Things are going to get a little more upscale and relaxed around here in the GCC household. We just signed a 1-year lease on a 1-bedroom apartment in Taipei, 1 block from Times Square and 2 blocks from Central Park.
We are now residents of one of the finer neighborhoods in the very heart of the city. (One of our neighbors has a Bentley, which I enjoy riding past on my bike as he is stuck in traffic.)
My new commute to Chinese class is a joyful 10 minute bike ride down tree lined streets, and the hospital where we plan to welcome GCCjr into the world is just across the main street. There is even a 7-11 10 steps from our front door.
Posh living does come at a price, however. Our rent is now $1,400 a month (40,000 TWD + 2,000 TWD management fee)
But enough talk, let’s get to the tour
Toto Neorest 500
It was 20 years ago (today?), on my first trip to Japan that I first happened upon a bathroom fixture with an intelligence that exceeded my own
Granted, that isn’t all that impressive of an accomplishment, but after using the latest generation product in our new Taipei apartment I’m convinced the gap has grown
The things these toilets are capable of is truly incredible
One of Thousands of 7-11’s in Taipei
Convenience is a wonderful thing. Let’s not make life too difficult, after all. But it is often over-promised and under-delivered.
Take the so-called convenience stores that are liberally sprinkled across the United States. What exactly is convenient about them, anyway? More often than not, it is just a fancy name for a gas station that will sell you some fried sodium or a super-sized cup of syrup. If you are really lucky, they might have last week’s tube shaped mystery meat conveniently resting under a heat lamp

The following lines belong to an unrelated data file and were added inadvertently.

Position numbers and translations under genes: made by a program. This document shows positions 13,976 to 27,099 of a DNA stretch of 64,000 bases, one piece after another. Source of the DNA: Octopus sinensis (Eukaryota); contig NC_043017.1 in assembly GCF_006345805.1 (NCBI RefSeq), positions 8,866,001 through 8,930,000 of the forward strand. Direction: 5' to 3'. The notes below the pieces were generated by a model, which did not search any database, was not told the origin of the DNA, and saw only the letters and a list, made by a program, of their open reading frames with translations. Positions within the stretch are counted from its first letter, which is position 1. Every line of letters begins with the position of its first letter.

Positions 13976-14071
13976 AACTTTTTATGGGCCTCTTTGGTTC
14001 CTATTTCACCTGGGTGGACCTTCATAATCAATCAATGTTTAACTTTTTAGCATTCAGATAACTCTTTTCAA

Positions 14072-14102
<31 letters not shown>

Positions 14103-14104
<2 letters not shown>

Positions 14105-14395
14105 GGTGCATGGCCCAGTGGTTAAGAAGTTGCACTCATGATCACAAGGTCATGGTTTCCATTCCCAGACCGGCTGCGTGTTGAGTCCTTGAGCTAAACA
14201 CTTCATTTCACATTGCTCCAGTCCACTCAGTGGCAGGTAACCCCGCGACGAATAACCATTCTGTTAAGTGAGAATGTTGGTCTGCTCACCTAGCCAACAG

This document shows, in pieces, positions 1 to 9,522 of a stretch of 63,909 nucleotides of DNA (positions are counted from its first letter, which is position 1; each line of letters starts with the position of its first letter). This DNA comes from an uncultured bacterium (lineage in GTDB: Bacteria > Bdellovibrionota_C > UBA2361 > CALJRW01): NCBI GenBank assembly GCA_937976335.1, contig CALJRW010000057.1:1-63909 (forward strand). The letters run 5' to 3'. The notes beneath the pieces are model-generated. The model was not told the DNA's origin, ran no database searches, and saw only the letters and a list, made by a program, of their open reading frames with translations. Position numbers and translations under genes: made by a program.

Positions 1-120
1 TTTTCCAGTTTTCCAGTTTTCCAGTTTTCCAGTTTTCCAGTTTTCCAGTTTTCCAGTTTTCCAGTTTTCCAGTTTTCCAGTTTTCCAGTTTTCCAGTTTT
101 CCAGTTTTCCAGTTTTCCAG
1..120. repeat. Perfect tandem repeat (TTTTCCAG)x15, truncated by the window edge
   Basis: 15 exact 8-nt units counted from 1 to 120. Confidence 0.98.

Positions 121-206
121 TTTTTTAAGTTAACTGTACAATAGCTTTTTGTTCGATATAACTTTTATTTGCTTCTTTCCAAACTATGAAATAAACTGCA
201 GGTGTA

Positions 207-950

And then there are the automated customer service phone systems, available 24 hours a day. For your convenience. Press 1 to stay on hold. Your call is important to us
If that is convenience, I’ll take arduous
That is, until now
Ring… Ring… Ring…
“…. call is important to us. Please wait on the line….”
Hi, I need a taxi please
Yeah, I’m on 23rd St, near Denny Way
“No intersections! What is the address?”
Uh… its 123 23rd St…
I’m not sure… one second? (Hey, what’s your zipcode here?) Ok, it is 98112
“Ok, it will be about an hour”
“You still want a taxi or not?”
“Ok, an hour.” Click!
It was already pretty late, but another glass of wine would make the time flow by nicely. We just finished a nice home cooked meal at a friend’s house, roasted chicken with herbs and vegetables from the garden, and settled in by the outdoor fountain to wax philosophical with other friends also waiting for a taxi.
Praying over a Dragon Incense Burner in a Taoist Temple
For the past 2 years we have moved from place to place, figuring things out as we go. At most we had a planning horizon of 3 months, figuring out our next destination by talking with locals and other travelers
This month though, we had to make some big decisions. First, our rental home in Taipei was put on the market, requiring us to move on. (The asking price is only $1.2 million, if you are interested)
We had the idea of traveling during the 2nd trimester of Winnie’s pregnancy, and then having a destination birth. Things happen though, and our Doctor put Winnie on temporary bed rest for a few weeks until things stabilized (Don’t worry, all is well, but we need to take it easy.) Winnie is now back on her feet and ready to take on the world, at least when she isn’t ravenously hungry or completely exhausted, which is about 23.5 hours out of every 24.
Given the circumstances, we did what normal people do and rented a sweet apartment for the next 12 months (stay tuned for more details.) We will remain in Taiwan through the full term of the pregnancy, and I will be applying for residency to avoid quarterly visa runs. Big decisions! It is great to be flexible
Let’s review how this all impacted our spending